In the 1971 novel Fire Sermon, another ancient survivor, Floyd Warner, achieves an epic drive in an antiquated Maxwell from California to his Nebraska home town of Chapman, where his dead sister’s house and barn, unchanged since his boyhood, are crammed with artifacts of the old days—oil lamps, buggy harness, oak iceboxes, corn shellers and grinders, “numerous machines supplied with cranks”—that were bequeathed to her by neighbors as they died off. Morris’s small towns are filled not with the boosterish bustle of Sinclair Lewis’s Main Street and Zenith but with the dreaming torpor of Sherwood Anderson’s Winesburg: a psychiatrist in The Field of Vision, Lehmann, reflects on “small towns… where the lights burned over empty corners, the houses dark with the dreams they would ask Lehmann to analyze… They left, but never got away. Trailing along behind them, like clouds of glory, were the umbilical cords. On his mind’s eye Lehmann saw them like the road lines on a map. Thousands stretched to reach Chicago. Millions stretched to reach New York.” With an unmatched particularity and itemizing patience Morris renders the professional tics and private cogitations of small-town men like The Field of Vision’s McKee, who lead “a simple frame-house sort of life with an upstairs and a downstairs, and a kitchen where he lived, a parlor where he didn’t, a stove where the children could dress on winter mornings, a porch where time could be passed summer evenings, an attic for the preservation of the past, a basement for tinkering with the future, and a bedroom for making such connections as the nature of the house would stand.”

Beginning in the Depression, Morris photographed the houses and furniture, the musty interiors and stark exteriors, of America, producing frontal images of an uncanny quiet, which were bound into experimental hybrid books like The Inhabitants and The Home Place; some of his photographs are in the collection of the Museum of Modern Art. Only Eudora Welty, to my knowledge, used both the typewriter and the camera with such distinction; her photographs, however, are of human beings, whereas Morris’s are by and large still lifes, haunted rather than inhabited by humanity. Though he can be merry—his comedy comes in novels like Love Among the Cannibals and short stories like “Since When Do They Charge Admission”—his voice has a pawky dislocated tone, a stoic facticity, like the conversation of a farmer who has known his share of drought, which perhaps prevented a larger public from warming to it. The Field of Vision won the National Book Award in 1957, and Plains Song, Morris’s unsentimental tribute to the women of the male dominated prairie, won the 1981 American Book Award. He taught in a range of colleges from the early 50s on, and published a number of lilting, opinionated books of criticism, and three wry volumes of autobiography. Of his writing, he told an interviewer, “writing has made me rich—not in money, but in a couple of hundred characters out there, whose pursuits and anguish and triumphs I’ve shared.” He took the American character as he found it, with its dry and bleak stretches, its nagging air of hopeful dissatisfaction, its enigmatic blend of bluntness and reserve, and the sometimes colorful complexity bred by psychological isolation. Morris said bluntly of himself, “I’m a spokesman for people who don’t want to be spoken for and who don’t want to read about themselves.” In his life he was always leaving Nebraska, but in his writing he kept the quizzical, wary, far-seeing eye of a plainsman.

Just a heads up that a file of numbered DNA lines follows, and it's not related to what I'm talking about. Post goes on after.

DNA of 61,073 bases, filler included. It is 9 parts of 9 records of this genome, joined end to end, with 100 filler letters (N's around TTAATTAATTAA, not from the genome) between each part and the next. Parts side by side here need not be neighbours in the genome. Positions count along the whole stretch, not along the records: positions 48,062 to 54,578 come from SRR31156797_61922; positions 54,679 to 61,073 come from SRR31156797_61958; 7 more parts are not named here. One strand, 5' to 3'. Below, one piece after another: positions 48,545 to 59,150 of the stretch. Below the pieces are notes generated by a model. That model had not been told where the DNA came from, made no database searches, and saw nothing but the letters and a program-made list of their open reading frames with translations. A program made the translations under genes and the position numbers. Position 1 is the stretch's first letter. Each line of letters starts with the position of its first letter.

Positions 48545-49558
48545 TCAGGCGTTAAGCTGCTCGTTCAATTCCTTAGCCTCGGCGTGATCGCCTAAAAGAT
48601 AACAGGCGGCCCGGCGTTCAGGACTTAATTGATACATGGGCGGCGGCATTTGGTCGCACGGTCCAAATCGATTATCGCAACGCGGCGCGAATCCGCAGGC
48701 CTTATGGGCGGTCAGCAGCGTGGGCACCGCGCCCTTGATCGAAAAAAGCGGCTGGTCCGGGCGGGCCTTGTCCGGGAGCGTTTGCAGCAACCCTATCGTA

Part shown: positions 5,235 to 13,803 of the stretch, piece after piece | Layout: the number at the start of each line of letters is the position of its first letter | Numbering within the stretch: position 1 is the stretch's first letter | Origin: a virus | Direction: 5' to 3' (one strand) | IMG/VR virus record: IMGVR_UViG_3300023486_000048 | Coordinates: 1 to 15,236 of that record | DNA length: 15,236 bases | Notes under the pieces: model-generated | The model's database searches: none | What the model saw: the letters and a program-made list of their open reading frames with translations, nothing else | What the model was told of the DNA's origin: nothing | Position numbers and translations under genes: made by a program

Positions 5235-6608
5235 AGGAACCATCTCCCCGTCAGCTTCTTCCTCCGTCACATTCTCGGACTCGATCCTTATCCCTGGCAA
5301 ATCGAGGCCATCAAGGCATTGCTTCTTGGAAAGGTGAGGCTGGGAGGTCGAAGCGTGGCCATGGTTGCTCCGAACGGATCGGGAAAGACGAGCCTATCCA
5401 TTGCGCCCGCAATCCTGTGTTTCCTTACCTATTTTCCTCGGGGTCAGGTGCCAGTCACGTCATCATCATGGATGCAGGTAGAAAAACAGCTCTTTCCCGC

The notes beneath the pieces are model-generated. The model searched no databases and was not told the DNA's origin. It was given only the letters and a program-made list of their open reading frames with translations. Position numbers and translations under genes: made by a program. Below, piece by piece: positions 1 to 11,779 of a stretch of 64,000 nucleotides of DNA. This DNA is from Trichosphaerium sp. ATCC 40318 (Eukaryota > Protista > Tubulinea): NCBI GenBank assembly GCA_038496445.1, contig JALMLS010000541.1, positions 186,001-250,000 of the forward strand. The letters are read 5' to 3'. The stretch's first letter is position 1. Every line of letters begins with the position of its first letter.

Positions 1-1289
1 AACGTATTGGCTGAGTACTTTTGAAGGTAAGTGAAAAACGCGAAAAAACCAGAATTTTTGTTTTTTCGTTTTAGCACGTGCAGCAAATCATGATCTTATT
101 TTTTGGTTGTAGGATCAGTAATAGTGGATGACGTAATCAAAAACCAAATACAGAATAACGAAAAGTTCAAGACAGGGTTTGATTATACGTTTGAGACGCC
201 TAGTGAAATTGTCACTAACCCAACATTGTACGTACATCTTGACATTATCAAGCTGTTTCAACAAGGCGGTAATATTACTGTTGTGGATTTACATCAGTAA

Read at the Academy Dinner Meeting on April 3, 2001.

© 2021 American Academy of Arts and Letters